Gillian Fraser, University of Cambridge
Ben Valsler met up with Gillian Fraser, from the department of Pathology at Cambridge University, to explore the bacteria in kitchens and in toilets.
Ben - For Kitchen Science this week, we decided to do something a little different, so really it’s not kitchen science as much as it is kitchen and toilet science. I’m afraid this is one that you can’t do at home, but what we’ve decided to do is see if there’s any truth in the story that there are more bacteria on your kitchen work surface than there are on your toilet seat. I met up with Cambridge University bacteriologist Gillian Fraser to see how we could test this out.
Gillian - So when we met a few days ago in a rather nice toilet, what we planned to do was to take some samples from the toilet seat. We were then going to inoculate these samples onto some growth media that would allow us to grow the bacteria that were present on the toilet seat.
Ben - So we took two swabs, which are rather like a long cotton wool bud, and we’ve rubbed on over a toilet seat and one over a kitchen work surface. And then by inoculating you mean to rub the swab over some agar in a little dish and see what grows on it?
Gillian - Yes, so some of the bacteria picked up on the swabs would definitely be able to grow on this media, as you can see if we look at the plates we’ve got lots of individual bacterial colonies growing.
Ben - So what exactly are bacteria?
Gillian - Well bacteria are single celled organisms and they’re in our environment everywhere, they’re pretty ubiquitous. Many bacteria are found on plants, animals and of course, you and me.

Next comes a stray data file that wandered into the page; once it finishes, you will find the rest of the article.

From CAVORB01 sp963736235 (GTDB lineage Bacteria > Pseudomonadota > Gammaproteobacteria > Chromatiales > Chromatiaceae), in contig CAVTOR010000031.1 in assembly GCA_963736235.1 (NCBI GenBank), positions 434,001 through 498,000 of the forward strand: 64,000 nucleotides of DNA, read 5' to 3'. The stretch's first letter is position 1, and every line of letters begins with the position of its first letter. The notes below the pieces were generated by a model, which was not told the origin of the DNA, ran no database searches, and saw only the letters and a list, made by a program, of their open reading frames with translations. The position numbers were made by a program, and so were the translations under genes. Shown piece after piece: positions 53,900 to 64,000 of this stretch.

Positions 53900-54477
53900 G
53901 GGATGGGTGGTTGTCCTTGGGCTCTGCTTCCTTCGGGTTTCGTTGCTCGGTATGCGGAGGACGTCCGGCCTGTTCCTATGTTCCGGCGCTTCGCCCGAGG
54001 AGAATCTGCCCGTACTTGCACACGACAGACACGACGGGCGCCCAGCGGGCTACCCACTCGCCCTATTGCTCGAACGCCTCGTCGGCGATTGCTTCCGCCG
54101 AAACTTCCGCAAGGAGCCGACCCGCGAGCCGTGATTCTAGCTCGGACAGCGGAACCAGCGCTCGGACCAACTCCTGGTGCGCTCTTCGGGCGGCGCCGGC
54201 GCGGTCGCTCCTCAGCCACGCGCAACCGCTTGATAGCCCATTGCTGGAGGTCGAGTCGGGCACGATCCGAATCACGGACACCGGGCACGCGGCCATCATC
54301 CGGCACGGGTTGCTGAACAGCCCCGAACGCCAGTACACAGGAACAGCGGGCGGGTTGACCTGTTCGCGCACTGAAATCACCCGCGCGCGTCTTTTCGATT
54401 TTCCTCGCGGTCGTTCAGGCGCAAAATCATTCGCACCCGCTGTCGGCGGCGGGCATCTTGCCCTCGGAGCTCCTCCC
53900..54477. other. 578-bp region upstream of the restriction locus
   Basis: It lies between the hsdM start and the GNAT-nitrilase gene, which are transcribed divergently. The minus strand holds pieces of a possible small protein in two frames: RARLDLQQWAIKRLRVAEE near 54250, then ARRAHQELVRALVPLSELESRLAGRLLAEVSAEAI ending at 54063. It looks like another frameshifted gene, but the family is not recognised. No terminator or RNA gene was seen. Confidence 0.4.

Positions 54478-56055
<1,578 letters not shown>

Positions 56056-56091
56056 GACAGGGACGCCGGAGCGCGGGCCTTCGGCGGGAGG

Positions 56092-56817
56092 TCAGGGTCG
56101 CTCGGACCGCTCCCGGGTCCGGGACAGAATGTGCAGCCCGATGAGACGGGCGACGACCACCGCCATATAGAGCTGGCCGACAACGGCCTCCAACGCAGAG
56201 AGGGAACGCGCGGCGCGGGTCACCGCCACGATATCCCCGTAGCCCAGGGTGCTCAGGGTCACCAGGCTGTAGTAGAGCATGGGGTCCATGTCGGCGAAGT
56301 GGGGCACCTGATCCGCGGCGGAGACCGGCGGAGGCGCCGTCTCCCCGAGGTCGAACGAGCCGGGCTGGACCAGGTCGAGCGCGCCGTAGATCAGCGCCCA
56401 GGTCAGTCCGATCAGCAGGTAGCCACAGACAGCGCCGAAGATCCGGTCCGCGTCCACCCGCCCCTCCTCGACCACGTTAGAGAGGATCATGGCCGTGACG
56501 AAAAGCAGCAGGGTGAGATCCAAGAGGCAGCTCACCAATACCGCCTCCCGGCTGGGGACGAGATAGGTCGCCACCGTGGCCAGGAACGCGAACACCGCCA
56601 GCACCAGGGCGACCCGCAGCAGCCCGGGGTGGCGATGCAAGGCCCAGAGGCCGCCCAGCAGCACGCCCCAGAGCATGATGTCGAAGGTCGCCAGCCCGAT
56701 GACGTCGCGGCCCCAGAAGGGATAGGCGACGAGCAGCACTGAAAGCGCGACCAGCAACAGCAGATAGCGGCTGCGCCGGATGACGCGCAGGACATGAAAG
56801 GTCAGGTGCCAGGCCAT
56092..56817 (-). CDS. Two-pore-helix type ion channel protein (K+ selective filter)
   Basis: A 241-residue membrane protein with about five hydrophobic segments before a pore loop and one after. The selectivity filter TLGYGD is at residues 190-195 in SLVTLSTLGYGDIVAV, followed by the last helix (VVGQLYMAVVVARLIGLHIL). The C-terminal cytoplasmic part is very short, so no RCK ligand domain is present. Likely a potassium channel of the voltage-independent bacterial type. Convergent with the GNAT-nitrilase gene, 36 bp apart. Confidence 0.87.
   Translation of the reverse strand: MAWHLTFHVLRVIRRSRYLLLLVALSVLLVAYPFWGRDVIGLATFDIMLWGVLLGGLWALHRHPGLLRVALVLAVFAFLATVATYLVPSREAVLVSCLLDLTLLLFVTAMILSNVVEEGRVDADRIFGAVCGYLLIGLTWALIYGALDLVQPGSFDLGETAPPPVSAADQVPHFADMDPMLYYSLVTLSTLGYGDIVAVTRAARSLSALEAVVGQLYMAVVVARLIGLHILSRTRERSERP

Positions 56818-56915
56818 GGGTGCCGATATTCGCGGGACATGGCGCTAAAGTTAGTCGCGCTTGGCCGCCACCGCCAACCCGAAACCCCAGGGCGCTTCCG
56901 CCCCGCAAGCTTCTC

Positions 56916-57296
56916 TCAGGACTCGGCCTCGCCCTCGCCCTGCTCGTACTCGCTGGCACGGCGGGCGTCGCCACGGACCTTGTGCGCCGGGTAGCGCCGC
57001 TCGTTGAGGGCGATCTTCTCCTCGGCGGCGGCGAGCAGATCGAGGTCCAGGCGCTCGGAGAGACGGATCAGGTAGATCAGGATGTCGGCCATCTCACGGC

Ben - I’ve heard that actually there are more bacterial cells inside me than there are human cells; how does that happen, why am I not ill?
Gillian - that’s true, we actually carry many bacteria on our skin surfaces, also in our guts there are a huge number of bacteria. These bacteria live together with us as commensals; under normal circumstances they don’t cause us any damage. In fact they’re very good for us and can actually protect us from bacteria that cause disease. So by colonising our surfaces, they can prevent the bad bacteria from being able to stick to those surfaces and grow.
The bacteria that cause disease are actually quite similar in many respects to the good bacteria. However these bad bacteria have acquired traits that enable them to damage the cells in our body, to for example release nutrients from our cells that can help the disease causing bacteria to grow. So for example, they might produce a toxin that lyses (bursts) the cells in our bodies.
Ben - So the good bacteria have evolved to get the nutrients they need through working with us, but the bad bacteria get the nutrients they need by taking advantage of our cells, breaking them up and taking what we have?
Gillian - That’s exactly right. Another difference is that our body normally will not raise an immune response, will not try to kill off, the good bacteria normally associated with us. But when a new bacterium, a pathogenic or disease causing bacterium comes along, the body will try and clear it by generating antibodies, and suchlike. This immune response is also a way that damage is indirectly caused during a bacterial infection.
Ben - So do antibiotics kill off all bacteria regardless of whether they’re good or bad?